One of the top concerns organizations have today is how to attain greater levels of productivity (doing things faster, more efficient). In may cases, the need for special tools, software or custom automation is the answer, in other cases, the tools needed to accomplish a task are already available and on hand. The problem is, most people are unaware that some of these productivity tools are available, and as such, they go unutilized.
One such underutilized productivity tool is the Autodesk Batch Save Utility.
This utility is installed under the “Autodesk” folder along with things like InfraWorks and SSA.
Based on the program title, it seems straightforward in that it will batch save files.
On the surface you might think….. Ok, that’s a “nice to have” tool, but it’s not too exciting.
I suspect that due to the utility’s name, it doesn’t get the credit it deserves.
Script files are a very basic form of automation that really doesn’t require programming experience, and in fact, is in the most basic sense, is simply a matter automating the entering lines of text (commands and variable responses) that you would input at the AutoCAD command line. There are some syntax details to be aware of, but it’s not rocket science. And Yes, if you want to, you can include LISP functions in the Script.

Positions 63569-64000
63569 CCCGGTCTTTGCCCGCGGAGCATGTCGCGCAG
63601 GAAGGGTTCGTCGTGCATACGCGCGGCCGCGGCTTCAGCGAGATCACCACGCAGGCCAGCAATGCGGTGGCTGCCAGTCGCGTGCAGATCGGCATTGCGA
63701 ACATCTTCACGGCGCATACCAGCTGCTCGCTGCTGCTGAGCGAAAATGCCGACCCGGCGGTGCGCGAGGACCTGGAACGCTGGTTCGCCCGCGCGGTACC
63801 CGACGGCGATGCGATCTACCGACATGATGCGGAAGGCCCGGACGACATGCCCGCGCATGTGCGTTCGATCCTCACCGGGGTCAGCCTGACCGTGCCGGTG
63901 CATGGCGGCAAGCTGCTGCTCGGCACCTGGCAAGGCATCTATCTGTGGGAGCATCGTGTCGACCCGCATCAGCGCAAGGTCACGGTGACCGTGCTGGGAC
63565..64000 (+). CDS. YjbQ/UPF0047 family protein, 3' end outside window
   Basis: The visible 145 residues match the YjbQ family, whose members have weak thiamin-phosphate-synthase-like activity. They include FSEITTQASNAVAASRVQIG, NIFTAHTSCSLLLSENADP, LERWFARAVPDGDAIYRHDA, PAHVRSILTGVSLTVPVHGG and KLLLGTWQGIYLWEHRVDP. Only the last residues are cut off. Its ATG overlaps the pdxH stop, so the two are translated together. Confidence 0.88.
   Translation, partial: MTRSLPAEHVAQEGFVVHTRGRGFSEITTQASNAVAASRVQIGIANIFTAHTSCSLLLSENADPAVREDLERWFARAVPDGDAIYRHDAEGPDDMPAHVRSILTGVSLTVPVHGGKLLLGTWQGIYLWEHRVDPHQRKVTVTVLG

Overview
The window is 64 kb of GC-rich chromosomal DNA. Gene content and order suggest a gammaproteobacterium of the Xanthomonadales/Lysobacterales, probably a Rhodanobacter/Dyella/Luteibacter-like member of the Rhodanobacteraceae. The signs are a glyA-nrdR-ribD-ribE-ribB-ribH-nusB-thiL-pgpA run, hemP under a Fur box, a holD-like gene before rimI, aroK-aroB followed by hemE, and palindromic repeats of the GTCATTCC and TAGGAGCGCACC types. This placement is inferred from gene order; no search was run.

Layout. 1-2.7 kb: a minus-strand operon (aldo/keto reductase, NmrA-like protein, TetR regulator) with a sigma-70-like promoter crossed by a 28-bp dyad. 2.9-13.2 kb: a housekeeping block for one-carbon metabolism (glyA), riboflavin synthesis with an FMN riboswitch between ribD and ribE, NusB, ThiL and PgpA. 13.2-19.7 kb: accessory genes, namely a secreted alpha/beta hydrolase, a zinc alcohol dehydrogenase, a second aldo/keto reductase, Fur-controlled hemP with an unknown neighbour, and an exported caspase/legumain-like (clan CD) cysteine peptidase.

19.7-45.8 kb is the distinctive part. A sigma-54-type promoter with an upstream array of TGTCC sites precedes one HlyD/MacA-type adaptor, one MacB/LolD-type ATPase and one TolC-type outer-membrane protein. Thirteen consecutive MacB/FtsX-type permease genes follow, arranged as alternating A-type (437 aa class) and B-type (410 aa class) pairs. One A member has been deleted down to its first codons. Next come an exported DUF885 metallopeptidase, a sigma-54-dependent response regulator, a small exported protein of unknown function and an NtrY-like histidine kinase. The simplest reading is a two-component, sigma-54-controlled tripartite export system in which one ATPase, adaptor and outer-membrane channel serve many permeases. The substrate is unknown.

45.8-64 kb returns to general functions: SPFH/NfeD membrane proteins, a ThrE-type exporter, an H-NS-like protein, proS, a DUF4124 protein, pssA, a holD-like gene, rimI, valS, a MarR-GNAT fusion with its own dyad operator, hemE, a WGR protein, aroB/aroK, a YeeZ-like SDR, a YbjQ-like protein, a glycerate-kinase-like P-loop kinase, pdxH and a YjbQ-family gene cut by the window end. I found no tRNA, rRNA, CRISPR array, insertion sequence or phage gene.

Again, think of it as a series of steps you would manually enter at the command line.
In this example, in addition to saving a folder of files, I also want to purge the file to clear out unused layers, blocks, etc. While there are other ways to do this, I chose this example to illustrate how easy it is to put the script together and run it on a folder of files.
To start with, I opened a blank Notepad file, and also opened Civil 3D and a sample drawing file of the type of drawings I wanted to edit, and literally entered the commands and variables at the AutoCAD command line, then copied those entries into Notepad. Once I verified that the command sequence would work, I saved the Notepad text document as a .SCR file.
Next, I chose the folder of files I wanted to process, picked the filter (Skip Drawings) options, navigated to the .SCR file and press “Start”.
When it has finished, I recommend viewing the LOG file to see how things worked. If you’re really interested in what happened with each file, you can also open each file’s .LOG file too.
In conclusion, without having to learn any programming language, you can easily create a bit of simple, but powerful automation and process a ton of files quickly. Easy productivity!
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